The commanding officers of regiments, and, in fact, all of the officers and men generally of the brigade, acted most gallantly and praiseworthy, except in the case of the new recruits on the right of the Ninety-fourth New York Volunteers, who were taken by surprise and must be considered with some degree of allowance.
The casualties of the brigade were as follows: The Eleventh Pennsylvania Volunteers, 2 enlisted men killed, 10 wounded; 1 commissioned officer and 71 enlisted men missing. Ninety-seventh New York Volunteers, 1 commissioned officer and 4 enlisted men killed, 3 commissioned officers and 10 enlisted men wounded, 6 commissioned officers and 87 enlisted men missing. Ninety-fourth New York Volunteers, 1 enlisted man killed, 1 commissioned officer and 3 enlisted men wounded, 6 commissioned officers and 131 enlisted men missing. Eighty-eighth Pennsylvania Volunteers, 1 commissioned officer killed, 3 enlisted men wounded, and 28 enlisted men missing; total, 2 commissioned officers and 7 enlisted men killed, 4 commissioned officers and 26 enlisted men wounded, 13 commissioned officers and 317 enlisted men missing.*
On the 29th General Baxter returned and relieved me of the command of the brigade.
I have the honor to be, captain, most respectfully, your obedient servant,
Colonel, Commanding Ninety-seventh New York Volunteers.
Captain GEORGE MONTEIGH, Assistant Adjutant-General:
P. S. - The conduct of Captain Doolittle, acting assistant adjutant-general, and Lieutenant Manchester, aide, are worthy of mention, doing all that brave men could do, but being taken prisoners early in the action their services were lost. Both succeeded afterward in escaping.
No. 165. Report of Brigadier General Henry Baxter, U. S. Army, commanding Second Brigade, of operations September 15.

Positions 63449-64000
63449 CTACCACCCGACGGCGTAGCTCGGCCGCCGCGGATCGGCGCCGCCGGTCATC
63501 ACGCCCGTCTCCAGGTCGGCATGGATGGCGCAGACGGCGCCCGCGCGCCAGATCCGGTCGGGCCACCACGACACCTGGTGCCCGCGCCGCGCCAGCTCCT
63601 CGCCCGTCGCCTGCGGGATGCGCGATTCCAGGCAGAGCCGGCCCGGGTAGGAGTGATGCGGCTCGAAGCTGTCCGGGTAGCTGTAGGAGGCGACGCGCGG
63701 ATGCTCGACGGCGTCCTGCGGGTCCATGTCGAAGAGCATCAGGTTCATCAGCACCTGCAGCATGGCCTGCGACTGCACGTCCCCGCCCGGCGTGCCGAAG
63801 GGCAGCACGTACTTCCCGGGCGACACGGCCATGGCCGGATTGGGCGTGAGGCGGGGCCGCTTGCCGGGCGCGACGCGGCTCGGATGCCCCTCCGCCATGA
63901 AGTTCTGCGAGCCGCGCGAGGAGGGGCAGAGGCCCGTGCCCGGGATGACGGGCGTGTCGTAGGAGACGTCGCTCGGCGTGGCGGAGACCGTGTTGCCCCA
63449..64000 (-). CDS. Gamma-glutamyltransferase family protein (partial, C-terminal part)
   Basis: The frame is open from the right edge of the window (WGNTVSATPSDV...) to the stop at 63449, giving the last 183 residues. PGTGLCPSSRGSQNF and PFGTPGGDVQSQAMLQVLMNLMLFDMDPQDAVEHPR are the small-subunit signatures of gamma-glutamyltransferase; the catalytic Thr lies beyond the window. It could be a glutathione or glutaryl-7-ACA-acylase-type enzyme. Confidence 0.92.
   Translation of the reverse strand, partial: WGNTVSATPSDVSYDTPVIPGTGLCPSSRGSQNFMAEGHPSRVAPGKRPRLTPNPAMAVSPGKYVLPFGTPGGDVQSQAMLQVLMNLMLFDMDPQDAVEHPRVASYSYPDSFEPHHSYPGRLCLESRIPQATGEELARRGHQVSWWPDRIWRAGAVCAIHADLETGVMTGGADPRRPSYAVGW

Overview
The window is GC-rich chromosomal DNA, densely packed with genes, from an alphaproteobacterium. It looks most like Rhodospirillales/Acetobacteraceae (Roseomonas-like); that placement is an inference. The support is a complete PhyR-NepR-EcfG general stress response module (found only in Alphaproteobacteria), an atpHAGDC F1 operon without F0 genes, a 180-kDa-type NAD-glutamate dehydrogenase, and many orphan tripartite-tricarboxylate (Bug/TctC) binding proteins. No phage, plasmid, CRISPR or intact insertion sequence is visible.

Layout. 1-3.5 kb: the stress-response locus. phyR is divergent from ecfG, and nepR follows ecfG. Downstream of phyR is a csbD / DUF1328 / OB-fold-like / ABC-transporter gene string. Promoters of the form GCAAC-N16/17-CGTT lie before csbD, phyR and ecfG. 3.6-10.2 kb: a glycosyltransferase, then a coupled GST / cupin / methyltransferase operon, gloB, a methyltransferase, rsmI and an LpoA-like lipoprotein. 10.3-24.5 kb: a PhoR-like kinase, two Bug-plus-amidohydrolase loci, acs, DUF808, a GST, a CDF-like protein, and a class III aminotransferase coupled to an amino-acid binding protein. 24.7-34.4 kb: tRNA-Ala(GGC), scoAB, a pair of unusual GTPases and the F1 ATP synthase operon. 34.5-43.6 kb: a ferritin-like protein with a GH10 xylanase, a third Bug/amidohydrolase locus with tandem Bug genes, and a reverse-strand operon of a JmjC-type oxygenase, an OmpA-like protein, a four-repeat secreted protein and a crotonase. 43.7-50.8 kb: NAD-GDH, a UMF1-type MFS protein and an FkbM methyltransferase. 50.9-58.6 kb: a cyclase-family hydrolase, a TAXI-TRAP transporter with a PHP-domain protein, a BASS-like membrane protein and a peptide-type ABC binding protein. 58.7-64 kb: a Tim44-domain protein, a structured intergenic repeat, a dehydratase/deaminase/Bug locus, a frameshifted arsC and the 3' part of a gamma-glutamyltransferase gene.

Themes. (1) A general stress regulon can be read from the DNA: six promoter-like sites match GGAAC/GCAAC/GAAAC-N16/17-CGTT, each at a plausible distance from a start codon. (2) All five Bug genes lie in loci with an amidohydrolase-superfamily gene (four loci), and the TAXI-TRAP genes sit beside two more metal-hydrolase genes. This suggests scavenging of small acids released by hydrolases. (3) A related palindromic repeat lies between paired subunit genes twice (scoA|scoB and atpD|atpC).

HDQRS. SECOND Brigadier, THIRD DIVISION, FIFTH CORPS,
September 15, 1864.
MAJOR: In compliance with instructions from headquarters Third Division, Fifth army Corps, dated September 14, 1864, I have the honor to submit the following report of reconnaissance made to-day toward the Boydton plank road with the following force: My own brigade of infantry, 1,200; 600 cavalry, commanded by Lieutenant-Colonel Robinson, and 200 cavalry, commanded by Major Falls:
Started at 4 a. m., taking a wood road leading from Fort Davis (south fort), on the Weldon railroad, toward the Vaughan road. Struck Spring Church road joins it. Here the force was divided, Major Falls, with his command, driving the enemy's pickets down the Vaughan road, and the rest of the command, Lieutenant-Colonel Robinson leading, moved toward Poplar Spring Church. On both roads the enemy had but a small force, but made a stubborn resistance, being aided by numerous barricades thrown across the narrow wood roads. Major Falls drove them across Arthur's Swamp on the Vaughan road proper. On the other side of the swamp the enemy made a stand behind a baricade, from which they were not dislodged. Connection was then
* But see revised statement, p.124.